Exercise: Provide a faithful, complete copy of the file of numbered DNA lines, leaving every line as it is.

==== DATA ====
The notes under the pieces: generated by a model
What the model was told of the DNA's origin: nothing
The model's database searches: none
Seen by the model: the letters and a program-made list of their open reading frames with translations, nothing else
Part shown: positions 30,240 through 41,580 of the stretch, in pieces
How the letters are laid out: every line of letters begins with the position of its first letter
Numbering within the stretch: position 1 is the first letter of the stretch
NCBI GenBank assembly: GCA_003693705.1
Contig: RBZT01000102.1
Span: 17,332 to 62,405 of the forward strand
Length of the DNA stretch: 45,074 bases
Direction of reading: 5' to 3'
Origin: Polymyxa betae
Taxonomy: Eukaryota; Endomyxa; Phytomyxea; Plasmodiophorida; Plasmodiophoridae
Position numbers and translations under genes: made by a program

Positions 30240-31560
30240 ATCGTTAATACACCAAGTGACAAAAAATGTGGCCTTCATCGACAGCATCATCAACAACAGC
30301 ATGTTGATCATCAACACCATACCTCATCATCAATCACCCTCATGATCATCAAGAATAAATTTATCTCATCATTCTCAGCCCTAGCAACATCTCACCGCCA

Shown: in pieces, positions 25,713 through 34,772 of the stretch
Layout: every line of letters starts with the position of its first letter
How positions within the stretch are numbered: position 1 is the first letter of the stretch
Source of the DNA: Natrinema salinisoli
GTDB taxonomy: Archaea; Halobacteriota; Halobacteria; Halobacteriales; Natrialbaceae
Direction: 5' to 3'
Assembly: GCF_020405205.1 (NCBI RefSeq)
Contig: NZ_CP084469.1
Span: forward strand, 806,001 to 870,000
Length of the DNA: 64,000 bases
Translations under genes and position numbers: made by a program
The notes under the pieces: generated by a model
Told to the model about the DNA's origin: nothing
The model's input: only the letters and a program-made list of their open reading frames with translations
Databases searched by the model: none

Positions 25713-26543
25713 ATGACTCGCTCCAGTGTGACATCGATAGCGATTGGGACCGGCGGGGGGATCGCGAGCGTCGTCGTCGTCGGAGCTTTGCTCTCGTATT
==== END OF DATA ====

The notes under the pieces: generated by a model
What the model was told of the DNA's origin: nothing
The model's database searches: none
Seen by the model: the letters and a program-made list of their open reading frames with translations, nothing else
Part shown: positions 30,240 through 41,580 of the stretch, in pieces
How the letters are laid out: every line of letters begins with the position of its first letter
Numbering within the stretch: position 1 is the first letter of the stretch
NCBI GenBank assembly: GCA_003693705.1
Contig: RBZT01000102.1
Span: 17,332 to 62,405 of the forward strand
Length of the DNA stretch: 45,074 bases
Direction of reading: 5' to 3'
Origin: Polymyxa betae
Taxonomy: Eukaryota; Endomyxa; Phytomyxea; Plasmodiophorida; Plasmodiophoridae
Position numbers and translations under genes: made by a program

Positions 30240-31560
30240 ATCGTTAATACACCAAGTGACAAAAAATGTGGCCTTCATCGACAGCATCATCAACAACAGC
30301 ATGTTGATCATCAACACCATACCTCATCATCAATCACCCTCATGATCATCAAGAATAAATTTATCTCATCATTCTCAGCCCTAGCAACATCTCACCGCCA

Shown: in pieces, positions 25,713 through 34,772 of the stretch
Layout: every line of letters starts with the position of its first letter
How positions within the stretch are numbered: position 1 is the first letter of the stretch
Source of the DNA: Natrinema salinisoli
GTDB taxonomy: Archaea; Halobacteriota; Halobacteria; Halobacteriales; Natrialbaceae
Direction: 5' to 3'
Assembly: GCF_020405205.1 (NCBI RefSeq)
Contig: NZ_CP084469.1
Span: forward strand, 806,001 to 870,000
Length of the DNA: 64,000 bases
Translations under genes and position numbers: made by a program
The notes under the pieces: generated by a model
Told to the model about the DNA's origin: nothing
The model's input: only the letters and a program-made list of their open reading frames with translations
Databases searched by the model: none

Positions 25713-26543
25713 ATGACTCGCTCCAGTGTGACATCGATAGCGATTGGGACCGGCGGGGGGATCGCGAGCGTCGTCGTCGTCGGAGCTTTGCTCTCGTATT